Deathlok #1 (Marvel, 2014)

deathlok_01_2014cvrSTORY : Nathan Edmonson

ART : Mike Perkins (art), Andy Troy (colours) and VC’s Joe Sabino (letters)

I suppose it was inevitable that after the positive reaction to the recent portrayal on TV’s Marvels Agents of S.H.I.E.L.D by actor J. August Richards as the cyborg assassin Deathlok, that a comic version would be relaunched.

That coupled with Nathan Edmonson on writing duties, made this a mixed bag of expectations.

The final result is odd because it’s both encouraging yet oddly not entirely satisfactory.

THE REVIEW:

Our basic story concerns a new character who is an African-American former soldier with a cybernetic leg. He is an Aid-worker who unknown to himself even, is a super killing machine whose memory gets wiped out after every mission, during which he is under some kind of auto-pilot action-mode.

Wait, does that sound… familiar? It should, because in a slightly broad sense, this to me felt like a bit of a rehash of the relaunched Bloodshot series from Valiant Comics which had a stronger starting issue.

But, not everything can be 100% original and though it does share that in common, it goes from there to bringing in a cameo from Maria Hill from SHIELD assigning an agent to track down answers to a bloody mystery, which for reasons as yet unexplained, has led her to provide a file that includes a picture of the old Deathlok.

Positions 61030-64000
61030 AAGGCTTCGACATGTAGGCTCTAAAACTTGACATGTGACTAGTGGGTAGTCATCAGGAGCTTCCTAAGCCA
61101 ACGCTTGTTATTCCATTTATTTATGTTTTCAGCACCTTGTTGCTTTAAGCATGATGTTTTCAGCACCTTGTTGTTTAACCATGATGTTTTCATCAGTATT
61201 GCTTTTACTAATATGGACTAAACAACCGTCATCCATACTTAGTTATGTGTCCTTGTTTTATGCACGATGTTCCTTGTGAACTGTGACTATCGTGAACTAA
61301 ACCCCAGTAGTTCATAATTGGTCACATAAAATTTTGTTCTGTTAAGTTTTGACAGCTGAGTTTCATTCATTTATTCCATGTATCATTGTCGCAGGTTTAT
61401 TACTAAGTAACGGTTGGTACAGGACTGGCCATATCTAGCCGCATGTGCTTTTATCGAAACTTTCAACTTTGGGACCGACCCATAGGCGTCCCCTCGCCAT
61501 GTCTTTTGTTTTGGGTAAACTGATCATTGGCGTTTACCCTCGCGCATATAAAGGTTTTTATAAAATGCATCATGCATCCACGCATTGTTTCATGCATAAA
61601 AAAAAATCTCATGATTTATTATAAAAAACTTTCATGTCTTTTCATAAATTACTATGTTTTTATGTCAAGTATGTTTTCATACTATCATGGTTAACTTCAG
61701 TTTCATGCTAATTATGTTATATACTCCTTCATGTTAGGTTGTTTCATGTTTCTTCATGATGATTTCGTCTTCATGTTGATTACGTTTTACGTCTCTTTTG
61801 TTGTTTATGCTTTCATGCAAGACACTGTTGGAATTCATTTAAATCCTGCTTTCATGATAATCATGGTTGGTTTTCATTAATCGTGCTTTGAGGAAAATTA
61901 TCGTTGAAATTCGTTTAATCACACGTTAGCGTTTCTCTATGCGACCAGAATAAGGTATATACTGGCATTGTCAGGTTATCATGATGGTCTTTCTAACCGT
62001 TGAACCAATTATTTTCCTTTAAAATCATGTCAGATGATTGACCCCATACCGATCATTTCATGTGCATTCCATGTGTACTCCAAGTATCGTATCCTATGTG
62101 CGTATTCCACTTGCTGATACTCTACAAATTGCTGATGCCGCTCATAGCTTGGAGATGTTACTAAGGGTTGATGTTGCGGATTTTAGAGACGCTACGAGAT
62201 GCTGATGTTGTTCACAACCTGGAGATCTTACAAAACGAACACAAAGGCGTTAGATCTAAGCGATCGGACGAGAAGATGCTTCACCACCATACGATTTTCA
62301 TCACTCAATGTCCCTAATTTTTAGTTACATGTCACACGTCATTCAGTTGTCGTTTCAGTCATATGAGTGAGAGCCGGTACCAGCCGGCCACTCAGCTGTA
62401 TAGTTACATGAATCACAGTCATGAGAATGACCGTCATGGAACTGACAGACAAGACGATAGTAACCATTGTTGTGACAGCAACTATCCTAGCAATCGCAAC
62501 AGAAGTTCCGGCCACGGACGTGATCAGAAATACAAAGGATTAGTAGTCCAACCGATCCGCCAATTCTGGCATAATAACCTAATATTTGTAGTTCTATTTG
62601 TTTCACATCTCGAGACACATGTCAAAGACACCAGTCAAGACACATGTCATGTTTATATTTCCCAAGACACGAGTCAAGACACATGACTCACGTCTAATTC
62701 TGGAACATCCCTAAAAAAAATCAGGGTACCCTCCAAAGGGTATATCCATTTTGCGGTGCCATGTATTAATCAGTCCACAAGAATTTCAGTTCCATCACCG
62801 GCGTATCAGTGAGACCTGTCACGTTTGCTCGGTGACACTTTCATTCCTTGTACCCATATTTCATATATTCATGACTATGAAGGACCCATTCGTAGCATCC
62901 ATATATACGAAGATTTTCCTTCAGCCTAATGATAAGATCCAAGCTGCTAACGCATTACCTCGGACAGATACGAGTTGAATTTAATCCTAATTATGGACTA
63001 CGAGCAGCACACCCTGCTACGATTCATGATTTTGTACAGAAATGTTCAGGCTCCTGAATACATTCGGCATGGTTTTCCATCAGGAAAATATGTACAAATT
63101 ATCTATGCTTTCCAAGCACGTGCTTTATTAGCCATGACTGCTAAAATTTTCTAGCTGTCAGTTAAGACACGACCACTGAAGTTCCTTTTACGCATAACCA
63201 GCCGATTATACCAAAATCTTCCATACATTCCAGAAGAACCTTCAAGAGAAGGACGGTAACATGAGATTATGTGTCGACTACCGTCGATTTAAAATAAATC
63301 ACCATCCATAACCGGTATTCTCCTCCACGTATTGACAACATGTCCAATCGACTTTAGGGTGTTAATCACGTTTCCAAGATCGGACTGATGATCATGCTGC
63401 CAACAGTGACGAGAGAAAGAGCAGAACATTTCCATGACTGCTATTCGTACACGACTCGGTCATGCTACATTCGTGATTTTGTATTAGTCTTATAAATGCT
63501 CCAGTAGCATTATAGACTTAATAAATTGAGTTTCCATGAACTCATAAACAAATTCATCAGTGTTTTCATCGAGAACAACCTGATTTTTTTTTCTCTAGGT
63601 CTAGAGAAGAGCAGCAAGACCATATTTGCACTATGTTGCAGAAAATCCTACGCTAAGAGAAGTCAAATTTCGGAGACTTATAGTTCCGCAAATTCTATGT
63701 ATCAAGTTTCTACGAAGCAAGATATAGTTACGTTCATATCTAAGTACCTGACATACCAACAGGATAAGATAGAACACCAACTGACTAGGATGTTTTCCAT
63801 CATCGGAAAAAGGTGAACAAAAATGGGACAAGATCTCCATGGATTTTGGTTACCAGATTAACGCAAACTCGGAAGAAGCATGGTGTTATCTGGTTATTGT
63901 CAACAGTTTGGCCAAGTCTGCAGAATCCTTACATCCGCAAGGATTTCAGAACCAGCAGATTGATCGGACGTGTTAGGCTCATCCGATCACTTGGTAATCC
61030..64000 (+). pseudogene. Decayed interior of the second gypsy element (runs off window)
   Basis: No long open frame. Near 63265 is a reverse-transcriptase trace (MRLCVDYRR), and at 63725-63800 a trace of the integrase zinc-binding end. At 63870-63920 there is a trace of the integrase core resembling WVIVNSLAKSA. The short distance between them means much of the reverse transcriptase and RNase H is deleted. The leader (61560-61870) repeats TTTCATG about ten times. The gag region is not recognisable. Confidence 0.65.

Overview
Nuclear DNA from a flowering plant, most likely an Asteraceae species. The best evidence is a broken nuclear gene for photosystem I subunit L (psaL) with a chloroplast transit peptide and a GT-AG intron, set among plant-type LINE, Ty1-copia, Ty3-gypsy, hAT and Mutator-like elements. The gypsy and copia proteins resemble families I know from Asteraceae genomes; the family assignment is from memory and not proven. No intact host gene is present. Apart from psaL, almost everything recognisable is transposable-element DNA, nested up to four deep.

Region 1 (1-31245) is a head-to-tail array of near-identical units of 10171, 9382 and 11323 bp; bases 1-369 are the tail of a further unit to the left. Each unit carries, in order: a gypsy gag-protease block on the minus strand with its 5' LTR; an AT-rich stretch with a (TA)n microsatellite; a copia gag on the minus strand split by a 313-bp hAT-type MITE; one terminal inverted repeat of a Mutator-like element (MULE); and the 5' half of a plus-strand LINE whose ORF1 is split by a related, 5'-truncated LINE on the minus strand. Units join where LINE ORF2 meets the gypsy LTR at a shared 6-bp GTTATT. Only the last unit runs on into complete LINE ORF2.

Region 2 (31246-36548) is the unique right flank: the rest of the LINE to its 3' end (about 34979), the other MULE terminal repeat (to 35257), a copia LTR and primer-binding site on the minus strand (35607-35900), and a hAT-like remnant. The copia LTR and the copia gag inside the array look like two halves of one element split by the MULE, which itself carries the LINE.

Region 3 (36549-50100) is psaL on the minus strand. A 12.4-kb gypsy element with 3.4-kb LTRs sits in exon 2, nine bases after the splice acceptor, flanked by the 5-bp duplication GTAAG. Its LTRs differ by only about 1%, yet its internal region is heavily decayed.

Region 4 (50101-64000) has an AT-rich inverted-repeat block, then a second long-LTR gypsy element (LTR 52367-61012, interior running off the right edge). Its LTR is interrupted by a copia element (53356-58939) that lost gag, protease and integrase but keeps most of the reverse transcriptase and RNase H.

Which brings me to the visuals because that is a big part of a relaunch, especially when a costume is redesigned in the comic world. Deathlok is a bit of a cult favourite and so changes will be scrutinised – not by me mind you, by some folks. That said, the costume seems mostly fine and is similar enough to the old version while being a bit unique. BUT, that helmet, man that helmet looks really a bit silly! I can’t quite put my finger on it, but it definitely needs… something.

In addition, I can’t say I’m too crazy about the artwork as a whole either. It’s not bad by itself, but it feels pretty mundane and except for a few details here and there which are a nice touch, largely was just “nice”. The colours by Andy Troy were actually far, far more pleasing in my view.

THE LAST WORD:

This could be a good series, Edmonson knows how to write one for sure and this kind of spy-esque funky adventure is right up his alley but it’s not off to an auspicious start and that finale with Black Tarantula… It’s fine, but I’m not impressed.

OVERALL SCORE: 4.8 / 10


 

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